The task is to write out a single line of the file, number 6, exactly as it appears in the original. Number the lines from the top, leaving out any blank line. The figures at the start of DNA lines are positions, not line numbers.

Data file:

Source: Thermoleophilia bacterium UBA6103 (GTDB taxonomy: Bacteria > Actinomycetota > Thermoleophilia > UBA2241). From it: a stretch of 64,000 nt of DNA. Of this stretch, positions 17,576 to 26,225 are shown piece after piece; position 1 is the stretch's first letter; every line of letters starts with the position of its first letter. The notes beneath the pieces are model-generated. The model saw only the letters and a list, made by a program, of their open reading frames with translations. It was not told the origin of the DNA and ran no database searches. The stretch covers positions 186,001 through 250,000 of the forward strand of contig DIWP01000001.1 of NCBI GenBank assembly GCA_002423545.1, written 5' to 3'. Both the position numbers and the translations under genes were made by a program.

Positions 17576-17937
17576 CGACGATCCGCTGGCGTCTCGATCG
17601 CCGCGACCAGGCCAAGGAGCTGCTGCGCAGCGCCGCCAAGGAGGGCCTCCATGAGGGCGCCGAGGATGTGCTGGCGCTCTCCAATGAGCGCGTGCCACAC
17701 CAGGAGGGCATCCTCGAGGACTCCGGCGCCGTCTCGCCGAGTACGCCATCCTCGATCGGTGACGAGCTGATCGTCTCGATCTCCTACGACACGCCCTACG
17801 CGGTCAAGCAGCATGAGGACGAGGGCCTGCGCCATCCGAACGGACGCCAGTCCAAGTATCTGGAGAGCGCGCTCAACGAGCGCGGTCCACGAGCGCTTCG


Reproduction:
17801 CGGTCAAGCAGCATGAGGACGAGGGCCTGCGCCATCCGAACGGACGCCAGTCCAAGTATCTGGAGAGCGCGCTCAACGAGCGCGGTCCACGAGCGCTTCG